Is It Pragmatic to Have More Than One National Capital?
Now for the big question: Is this demand — to have multiple national capitals in India — practical?
The question of whether India needs one or two or four capitals depends on what India envisions as the future of ‘governance’ for itself.
If there is a desire to truly implement ‘maximum governance with minimum government’, a greater devolution of powers would be required. Also important to note that India had two capitals both during Mughal rule and British rule. Under the Mughal regime, Delhi was one capital and Srinagar the other. Under the British, one capital was Calcutta, the other, Simla.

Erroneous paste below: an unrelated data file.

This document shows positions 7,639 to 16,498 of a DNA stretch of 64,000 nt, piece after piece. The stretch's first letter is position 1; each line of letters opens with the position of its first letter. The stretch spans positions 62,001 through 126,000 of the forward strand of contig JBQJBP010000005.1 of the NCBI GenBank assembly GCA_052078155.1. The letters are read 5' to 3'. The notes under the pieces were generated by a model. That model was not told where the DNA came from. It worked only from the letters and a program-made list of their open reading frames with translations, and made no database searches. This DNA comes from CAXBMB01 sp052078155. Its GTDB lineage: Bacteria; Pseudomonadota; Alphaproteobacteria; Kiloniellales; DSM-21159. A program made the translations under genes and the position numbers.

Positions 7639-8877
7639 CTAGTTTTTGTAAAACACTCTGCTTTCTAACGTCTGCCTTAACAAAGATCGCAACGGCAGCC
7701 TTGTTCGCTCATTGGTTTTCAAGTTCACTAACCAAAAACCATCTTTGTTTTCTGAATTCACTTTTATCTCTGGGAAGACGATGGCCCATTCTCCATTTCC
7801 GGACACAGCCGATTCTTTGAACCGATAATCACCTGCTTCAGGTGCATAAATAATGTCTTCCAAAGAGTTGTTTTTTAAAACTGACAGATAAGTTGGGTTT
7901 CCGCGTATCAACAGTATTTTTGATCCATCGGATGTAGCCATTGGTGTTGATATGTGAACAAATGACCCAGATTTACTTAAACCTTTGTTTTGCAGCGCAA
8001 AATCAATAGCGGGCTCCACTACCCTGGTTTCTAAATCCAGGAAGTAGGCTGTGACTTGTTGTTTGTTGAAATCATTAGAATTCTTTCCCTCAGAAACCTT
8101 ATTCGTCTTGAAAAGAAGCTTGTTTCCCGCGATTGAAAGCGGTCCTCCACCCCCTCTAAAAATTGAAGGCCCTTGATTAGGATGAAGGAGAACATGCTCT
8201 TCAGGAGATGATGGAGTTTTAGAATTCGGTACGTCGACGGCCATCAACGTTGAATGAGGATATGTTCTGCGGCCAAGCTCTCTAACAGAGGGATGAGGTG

Devolution of powers does not, however, necessarily mean doing away with New Delhi as the national capital — but rather, to develop regional centres which work with greater cohesion with the Centre. And not in a way that would lead to institutional weakening but one where there is greater integration and coordination between state and federal structures.
It would be a revamped government, one with more agility and awareness of the implementational realities and challenges — both at the Central and state levels — and a greater awareness of ground realities, people’s expectations and aspirations, and the State’s successes and failures.
Moreover, it would be the ultimate realisation of cooperative federalism and potentially leading to greater strategic cooperation at the regional level.